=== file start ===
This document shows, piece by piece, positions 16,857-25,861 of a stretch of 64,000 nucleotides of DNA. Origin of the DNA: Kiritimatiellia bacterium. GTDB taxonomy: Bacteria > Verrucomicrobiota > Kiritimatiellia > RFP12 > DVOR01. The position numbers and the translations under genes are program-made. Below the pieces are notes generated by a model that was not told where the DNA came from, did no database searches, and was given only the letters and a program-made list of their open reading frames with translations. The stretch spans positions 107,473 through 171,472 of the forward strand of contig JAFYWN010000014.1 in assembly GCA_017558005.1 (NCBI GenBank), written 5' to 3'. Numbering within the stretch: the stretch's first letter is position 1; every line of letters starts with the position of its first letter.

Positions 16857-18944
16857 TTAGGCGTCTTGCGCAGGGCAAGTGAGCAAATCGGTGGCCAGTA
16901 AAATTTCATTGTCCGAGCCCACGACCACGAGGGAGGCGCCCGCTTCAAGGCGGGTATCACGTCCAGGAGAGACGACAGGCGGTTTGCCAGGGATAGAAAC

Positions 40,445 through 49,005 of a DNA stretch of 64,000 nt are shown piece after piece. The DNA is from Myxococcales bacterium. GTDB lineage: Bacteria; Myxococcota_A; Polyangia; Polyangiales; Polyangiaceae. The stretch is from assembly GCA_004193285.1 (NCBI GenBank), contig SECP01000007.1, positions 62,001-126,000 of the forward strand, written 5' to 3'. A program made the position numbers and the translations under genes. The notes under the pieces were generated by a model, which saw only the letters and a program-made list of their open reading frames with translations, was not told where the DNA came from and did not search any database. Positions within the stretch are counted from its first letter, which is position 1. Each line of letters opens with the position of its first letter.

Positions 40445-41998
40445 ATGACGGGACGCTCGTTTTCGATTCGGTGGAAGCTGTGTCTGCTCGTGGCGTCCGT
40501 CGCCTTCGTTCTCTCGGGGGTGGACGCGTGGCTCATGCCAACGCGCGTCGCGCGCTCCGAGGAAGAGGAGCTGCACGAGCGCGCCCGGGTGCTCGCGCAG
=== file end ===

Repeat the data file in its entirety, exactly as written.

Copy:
This document shows, piece by piece, positions 16,857-25,861 of a stretch of 64,000 nucleotides of DNA. Origin of the DNA: Kiritimatiellia bacterium. GTDB taxonomy: Bacteria > Verrucomicrobiota > Kiritimatiellia > RFP12 > DVOR01. The position numbers and the translations under genes are program-made. Below the pieces are notes generated by a model that was not told where the DNA came from, did no database searches, and was given only the letters and a program-made list of their open reading frames with translations. The stretch spans positions 107,473 through 171,472 of the forward strand of contig JAFYWN010000014.1 in assembly GCA_017558005.1 (NCBI GenBank), written 5' to 3'. Numbering within the stretch: the stretch's first letter is position 1; every line of letters starts with the position of its first letter.

Positions 16857-18944
16857 TTAGGCGTCTTGCGCAGGGCAAGTGAGCAAATCGGTGGCCAGTA
16901 AAATTTCATTGTCCGAGCCCACGACCACGAGGGAGGCGCCCGCTTCAAGGCGGGTATCACGTCCAGGAGAGACGACAGGCGGTTTGCCAGGGATAGAAAC

Positions 40,445 through 49,005 of a DNA stretch of 64,000 nt are shown piece after piece. The DNA is from Myxococcales bacterium. GTDB lineage: Bacteria; Myxococcota_A; Polyangia; Polyangiales; Polyangiaceae. The stretch is from assembly GCA_004193285.1 (NCBI GenBank), contig SECP01000007.1, positions 62,001-126,000 of the forward strand, written 5' to 3'. A program made the position numbers and the translations under genes. The notes under the pieces were generated by a model, which saw only the letters and a program-made list of their open reading frames with translations, was not told where the DNA came from and did not search any database. Positions within the stretch are counted from its first letter, which is position 1. Each line of letters opens with the position of its first letter.

Positions 40445-41998
40445 ATGACGGGACGCTCGTTTTCGATTCGGTGGAAGCTGTGTCTGCTCGTGGCGTCCGT
40501 CGCCTTCGTTCTCTCGGGGGTGGACGCGTGGCTCATGCCAACGCGCGTCGCGCGCTCCGAGGAAGAGGAGCTGCACGAGCGCGCCCGGGTGCTCGCGCAG